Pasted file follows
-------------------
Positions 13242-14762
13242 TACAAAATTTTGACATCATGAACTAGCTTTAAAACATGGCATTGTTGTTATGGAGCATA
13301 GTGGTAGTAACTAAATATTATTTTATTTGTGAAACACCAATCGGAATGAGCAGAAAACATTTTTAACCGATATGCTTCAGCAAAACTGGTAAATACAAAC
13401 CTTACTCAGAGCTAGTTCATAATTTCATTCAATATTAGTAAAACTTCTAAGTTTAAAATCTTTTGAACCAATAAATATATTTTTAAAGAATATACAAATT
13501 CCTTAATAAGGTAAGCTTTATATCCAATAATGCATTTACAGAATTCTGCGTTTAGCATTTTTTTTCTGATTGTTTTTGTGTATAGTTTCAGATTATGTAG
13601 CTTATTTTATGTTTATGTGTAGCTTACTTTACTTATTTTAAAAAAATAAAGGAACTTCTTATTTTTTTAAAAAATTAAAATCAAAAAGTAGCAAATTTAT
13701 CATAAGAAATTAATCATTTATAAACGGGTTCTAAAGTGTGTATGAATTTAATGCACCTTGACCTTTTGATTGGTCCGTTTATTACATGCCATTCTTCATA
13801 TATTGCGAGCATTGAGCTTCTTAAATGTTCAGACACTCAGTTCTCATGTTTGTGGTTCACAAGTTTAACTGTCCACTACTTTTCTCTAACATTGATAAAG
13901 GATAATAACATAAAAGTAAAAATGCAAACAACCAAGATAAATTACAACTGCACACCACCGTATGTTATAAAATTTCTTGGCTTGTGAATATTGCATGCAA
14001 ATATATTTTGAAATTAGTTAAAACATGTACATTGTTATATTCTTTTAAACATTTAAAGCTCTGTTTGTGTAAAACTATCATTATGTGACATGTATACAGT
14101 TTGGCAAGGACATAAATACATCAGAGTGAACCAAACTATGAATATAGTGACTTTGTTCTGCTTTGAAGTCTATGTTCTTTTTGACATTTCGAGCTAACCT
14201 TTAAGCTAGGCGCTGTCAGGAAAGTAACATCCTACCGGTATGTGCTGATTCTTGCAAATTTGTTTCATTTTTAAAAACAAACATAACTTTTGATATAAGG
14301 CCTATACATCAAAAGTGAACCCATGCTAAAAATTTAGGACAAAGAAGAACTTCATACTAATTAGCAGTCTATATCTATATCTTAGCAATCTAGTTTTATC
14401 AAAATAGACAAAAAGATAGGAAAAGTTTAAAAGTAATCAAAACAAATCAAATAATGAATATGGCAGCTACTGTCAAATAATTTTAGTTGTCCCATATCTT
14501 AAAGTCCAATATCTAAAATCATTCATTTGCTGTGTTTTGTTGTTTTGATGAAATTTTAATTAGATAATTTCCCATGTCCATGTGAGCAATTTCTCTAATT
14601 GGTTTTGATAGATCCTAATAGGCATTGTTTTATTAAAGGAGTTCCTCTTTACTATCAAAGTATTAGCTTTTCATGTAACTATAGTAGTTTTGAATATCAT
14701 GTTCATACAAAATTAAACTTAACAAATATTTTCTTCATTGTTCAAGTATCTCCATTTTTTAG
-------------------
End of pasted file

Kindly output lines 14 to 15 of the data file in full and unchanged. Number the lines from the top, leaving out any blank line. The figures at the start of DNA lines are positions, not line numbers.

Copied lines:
14401 AAAATAGACAAAAAGATAGGAAAAGTTTAAAAGTAATCAAAACAAATCAAATAATGAATATGGCAGCTACTGTCAAATAATTTTAGTTGTCCCATATCTT
14501 AAAGTCCAATATCTAAAATCATTCATTTGCTGTGTTTTGTTGTTTTGATGAAATTTTAATTAGATAATTTCCCATGTCCATGTGAGCAATTTCTCTAATT